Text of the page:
The quality of a radiographic system is only as good as its ability to capture the desired anatomy. For instance, if the clinician has cannot capture the canine/premolar contact because of poor sensor design, then even excellent resolution is pointless.
- Is it easy to see if the sensor is placed properly?
- When optimally placed, does the active image area cover the targeted anatomy?
Intraoral Visibility. Careful placement and orientation of the sensor are important, whether pursuing interproximal contacts or third-molar apices. XDR found that making the active surface white – without patterns or logos – made the sensor easier to see in the darkness of a mouth.
Canine/Premolar Contact. Even when optimally placed, excessive dead space along the mesial edge of the sensor makes it difficult to capture certain anatomy, such as the canine-premolar contact. In XDR’s patented design (US #9357972B2), XDR has decreased this dead space, maximizing the imaging area along the mesial edge.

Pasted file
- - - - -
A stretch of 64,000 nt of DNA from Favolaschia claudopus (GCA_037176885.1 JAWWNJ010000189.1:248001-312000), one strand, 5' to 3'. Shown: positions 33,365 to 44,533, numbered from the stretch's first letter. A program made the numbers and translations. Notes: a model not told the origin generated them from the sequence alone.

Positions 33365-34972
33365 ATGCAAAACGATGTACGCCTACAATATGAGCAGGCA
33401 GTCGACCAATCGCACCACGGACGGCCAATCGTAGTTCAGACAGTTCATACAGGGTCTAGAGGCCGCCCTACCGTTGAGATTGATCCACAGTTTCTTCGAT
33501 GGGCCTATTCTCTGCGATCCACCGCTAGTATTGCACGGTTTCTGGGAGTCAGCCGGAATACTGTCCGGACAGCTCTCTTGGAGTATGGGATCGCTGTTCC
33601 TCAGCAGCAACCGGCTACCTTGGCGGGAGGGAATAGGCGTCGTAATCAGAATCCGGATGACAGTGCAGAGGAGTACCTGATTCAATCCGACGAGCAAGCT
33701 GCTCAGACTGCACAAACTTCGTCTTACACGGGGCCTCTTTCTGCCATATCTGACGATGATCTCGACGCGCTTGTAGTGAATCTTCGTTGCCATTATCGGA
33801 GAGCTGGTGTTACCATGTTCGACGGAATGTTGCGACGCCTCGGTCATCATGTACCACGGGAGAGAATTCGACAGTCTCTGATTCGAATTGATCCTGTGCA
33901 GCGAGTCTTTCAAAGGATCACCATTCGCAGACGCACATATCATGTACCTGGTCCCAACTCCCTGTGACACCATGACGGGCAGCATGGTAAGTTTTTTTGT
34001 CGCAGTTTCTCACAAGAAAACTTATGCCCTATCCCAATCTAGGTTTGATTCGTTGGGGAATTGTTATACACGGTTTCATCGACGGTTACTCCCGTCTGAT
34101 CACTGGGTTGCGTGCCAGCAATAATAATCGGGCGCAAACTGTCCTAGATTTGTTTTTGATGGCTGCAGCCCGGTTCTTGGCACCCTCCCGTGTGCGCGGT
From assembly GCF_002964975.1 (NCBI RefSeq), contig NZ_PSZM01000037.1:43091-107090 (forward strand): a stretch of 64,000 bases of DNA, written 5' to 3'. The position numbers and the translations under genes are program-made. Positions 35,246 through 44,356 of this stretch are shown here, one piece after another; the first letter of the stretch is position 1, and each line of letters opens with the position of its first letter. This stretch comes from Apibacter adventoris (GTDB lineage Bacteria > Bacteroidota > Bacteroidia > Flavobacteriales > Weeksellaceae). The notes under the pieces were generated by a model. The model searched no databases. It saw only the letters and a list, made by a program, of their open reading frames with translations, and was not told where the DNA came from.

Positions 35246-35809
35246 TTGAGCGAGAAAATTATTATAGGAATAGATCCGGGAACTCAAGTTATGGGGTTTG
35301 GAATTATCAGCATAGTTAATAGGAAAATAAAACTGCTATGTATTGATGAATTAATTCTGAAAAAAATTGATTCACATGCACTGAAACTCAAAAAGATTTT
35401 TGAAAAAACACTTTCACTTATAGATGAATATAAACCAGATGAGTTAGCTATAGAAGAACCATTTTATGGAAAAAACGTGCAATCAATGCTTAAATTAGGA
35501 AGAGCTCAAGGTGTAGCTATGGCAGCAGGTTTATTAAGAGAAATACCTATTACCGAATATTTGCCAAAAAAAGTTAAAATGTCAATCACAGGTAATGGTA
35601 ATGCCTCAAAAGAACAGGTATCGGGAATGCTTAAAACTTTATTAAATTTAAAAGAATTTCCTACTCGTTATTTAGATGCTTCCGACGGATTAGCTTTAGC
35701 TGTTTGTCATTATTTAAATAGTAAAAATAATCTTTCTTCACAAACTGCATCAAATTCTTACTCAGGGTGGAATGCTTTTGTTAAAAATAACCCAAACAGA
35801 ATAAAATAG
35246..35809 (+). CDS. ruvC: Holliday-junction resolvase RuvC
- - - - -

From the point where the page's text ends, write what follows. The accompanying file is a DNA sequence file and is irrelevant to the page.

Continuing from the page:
|Canine-Premolar Contact||Maximal Mesial Imaging Area|
|Intraoral Visibility||White Face|
|Ease of Placement||Thin|
|Ease of Placement||Small Button|
|Ease of Cleaning||No Creases or Crevices|
|Strong Cord||Kevlar Cable|
|Shock Resistance||Protection Plate|
|Handling Ease||Two-Meter Cord|
Many sensors provide some of these features. Only the XDR Anatomic Sensor provides all of them.